China recently went all out with its tariff war with Australia. Beijing thought that it can create an example out of Australia, for how costly it can be to go against the will and wish of Xi Jinping. However, it is turning out to be counterproductive, and as the trade blockade with Australia keeps on extending, Beijing is facing the heat as its liquor and steel industries are failing as a repercussion.
The Chinese in the fit of the moment banned multiple goods from Australia and thought that it would grossly impact an already pandemic-ridden Australian economy. But, as per the latest trends and studies, China is the one, which is going to suffer bigger loss here. Beijing was highly dependent on Australian quality Barley, Iron ore as well as coal for its secondary sector to flourish and as soon as it imposed tariffs and banned imports from Australia, it impacted the Chinese secondary sector way more than the Australian primary sector as the value addition used to happen in China where the producers used to make the larger chunk of profits, however, as it has decreased the supply of raw materials, the secondary sector and the processing units are facing the brunt of the losses. This is not something China had thought of or calculated while imposing blanket bans on Australian imports.
Other than that China had bet on the big infrastructural push as a solution to the current economic downturn due to the pandemic, however, with the main ingredient Steel requiring coal and Iron ore as the basic ingredients, banning them from the largest supplier is neither a good economic decision nor a good strategic decision. For context, as per news reports, the price of coking coal reached a four-year high in China, which was blamed on delays in supplies of coal from other countries, but one just cannot deny the impact of import ban from the largest supplier of high-quality coal to China, that is, Australia.
The Australian Trade Minister Simon Birmingham has suggested that these bans will be more detrimental to Chinese businesses than to the Australian farmers. Australian farmers would likely see a loss of about A$330 million, while China could potentially see a loss of A$3.6 billion due to its reliance on Australia’s quality barley for brewing beer. “With Australia’s agricultural production diverted to other activities, exports of other agricultural products in 2025 are estimated to increase, this means the value of Australia’s total agricultural exports (to all countries) would fall by less than what is lost in the trade with China,” as per the Australian Bureau of Agricultural and Resource Economics and Sciences (ABARES) report.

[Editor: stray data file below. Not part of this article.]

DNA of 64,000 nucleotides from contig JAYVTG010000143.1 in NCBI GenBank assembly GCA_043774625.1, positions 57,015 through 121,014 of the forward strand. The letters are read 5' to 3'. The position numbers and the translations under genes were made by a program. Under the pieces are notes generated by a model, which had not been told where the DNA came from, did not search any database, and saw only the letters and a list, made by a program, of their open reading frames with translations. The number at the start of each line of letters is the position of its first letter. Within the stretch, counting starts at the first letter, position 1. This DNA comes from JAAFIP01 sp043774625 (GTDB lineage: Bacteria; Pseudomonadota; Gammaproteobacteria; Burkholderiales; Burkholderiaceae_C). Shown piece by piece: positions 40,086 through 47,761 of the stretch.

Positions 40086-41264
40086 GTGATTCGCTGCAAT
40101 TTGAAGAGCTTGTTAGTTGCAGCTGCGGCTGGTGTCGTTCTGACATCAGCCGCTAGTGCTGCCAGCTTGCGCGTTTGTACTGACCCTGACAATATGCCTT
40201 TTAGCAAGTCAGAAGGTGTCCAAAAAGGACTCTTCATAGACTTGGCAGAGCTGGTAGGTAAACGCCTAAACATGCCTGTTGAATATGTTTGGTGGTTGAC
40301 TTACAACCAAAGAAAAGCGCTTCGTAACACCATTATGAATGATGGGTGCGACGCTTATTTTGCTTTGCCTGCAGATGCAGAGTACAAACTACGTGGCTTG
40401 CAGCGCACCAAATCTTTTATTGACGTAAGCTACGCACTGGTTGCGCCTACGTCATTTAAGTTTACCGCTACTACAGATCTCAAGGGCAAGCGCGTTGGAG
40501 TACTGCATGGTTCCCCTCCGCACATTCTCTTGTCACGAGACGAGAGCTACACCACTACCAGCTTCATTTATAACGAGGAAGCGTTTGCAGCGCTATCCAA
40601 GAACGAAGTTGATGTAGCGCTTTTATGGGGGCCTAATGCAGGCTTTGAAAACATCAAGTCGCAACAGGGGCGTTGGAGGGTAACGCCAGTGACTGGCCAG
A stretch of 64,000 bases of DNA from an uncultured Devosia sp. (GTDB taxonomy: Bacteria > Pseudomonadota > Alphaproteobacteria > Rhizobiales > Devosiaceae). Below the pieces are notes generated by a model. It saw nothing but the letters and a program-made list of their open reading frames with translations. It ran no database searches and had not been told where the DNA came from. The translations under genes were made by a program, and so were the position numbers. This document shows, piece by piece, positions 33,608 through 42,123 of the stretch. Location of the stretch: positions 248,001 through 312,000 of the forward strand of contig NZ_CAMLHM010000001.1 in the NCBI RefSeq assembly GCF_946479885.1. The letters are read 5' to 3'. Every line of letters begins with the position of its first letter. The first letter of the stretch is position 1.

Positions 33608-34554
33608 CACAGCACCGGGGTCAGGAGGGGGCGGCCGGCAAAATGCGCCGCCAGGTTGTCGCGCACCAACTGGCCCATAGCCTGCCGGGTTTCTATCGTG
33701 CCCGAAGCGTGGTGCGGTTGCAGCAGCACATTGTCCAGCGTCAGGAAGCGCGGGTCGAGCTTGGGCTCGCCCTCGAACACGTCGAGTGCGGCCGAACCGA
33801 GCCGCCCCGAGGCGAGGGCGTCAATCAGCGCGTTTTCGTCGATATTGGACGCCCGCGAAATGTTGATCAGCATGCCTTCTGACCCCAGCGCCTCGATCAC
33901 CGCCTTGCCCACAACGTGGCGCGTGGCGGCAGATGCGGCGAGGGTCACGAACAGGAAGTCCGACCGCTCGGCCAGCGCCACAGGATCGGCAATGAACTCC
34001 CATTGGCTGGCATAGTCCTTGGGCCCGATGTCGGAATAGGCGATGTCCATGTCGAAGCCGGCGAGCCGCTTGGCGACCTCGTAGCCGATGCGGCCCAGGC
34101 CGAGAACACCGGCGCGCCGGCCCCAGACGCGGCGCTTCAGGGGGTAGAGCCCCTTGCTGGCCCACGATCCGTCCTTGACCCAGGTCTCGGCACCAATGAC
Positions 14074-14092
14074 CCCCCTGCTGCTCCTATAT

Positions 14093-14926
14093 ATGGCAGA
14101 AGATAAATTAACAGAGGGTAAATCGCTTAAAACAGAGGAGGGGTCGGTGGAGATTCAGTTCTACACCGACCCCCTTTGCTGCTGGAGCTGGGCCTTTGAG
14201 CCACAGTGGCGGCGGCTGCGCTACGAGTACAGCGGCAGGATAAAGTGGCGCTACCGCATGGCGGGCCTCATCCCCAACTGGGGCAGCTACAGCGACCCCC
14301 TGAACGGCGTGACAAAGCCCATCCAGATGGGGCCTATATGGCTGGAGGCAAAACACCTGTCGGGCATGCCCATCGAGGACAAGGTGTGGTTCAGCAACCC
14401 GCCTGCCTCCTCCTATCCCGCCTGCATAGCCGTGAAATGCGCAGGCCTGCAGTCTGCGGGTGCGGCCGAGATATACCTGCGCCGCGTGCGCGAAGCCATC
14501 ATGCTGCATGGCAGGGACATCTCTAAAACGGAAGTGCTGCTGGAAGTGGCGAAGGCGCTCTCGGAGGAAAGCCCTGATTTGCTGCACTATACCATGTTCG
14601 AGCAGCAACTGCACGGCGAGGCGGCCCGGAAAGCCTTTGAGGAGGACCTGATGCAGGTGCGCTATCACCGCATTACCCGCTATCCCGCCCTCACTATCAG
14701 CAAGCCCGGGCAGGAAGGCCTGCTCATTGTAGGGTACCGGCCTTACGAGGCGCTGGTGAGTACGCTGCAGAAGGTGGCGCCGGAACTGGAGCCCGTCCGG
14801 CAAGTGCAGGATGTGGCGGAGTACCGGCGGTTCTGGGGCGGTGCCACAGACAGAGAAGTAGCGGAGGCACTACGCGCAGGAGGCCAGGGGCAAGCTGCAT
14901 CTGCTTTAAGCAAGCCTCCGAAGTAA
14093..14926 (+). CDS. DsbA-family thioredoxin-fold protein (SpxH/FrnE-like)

China is the world’s biggest producer and consumer of steel, given it is the backbone for its plan for economic revival, the absence of Australian coal will hurt the Chinese steel industry heavily; it surely is suffering the consequences with the production in a downturn. The biggest gainers because of this self-inflicted wound by China will be India, Japan, and Korea. The three powers look ready to reap the benefits of the Australian coal which has become cheaper because of its fall in demand in the Chinese market.
India is also helping Australia, by becoming the alternative destination for its exports. And this has been a big reason why the impact that Canberra was supposed to face, did not become a reality.
The Chinese are the ones suffering because of the tariff war that they themselves started. Australia has fared well, because of its exports being raw material and primary sector products, as well as India and Japan, have become alternative destinations for these goods and are fast turning into a more reliable option for sustained exports from Australia.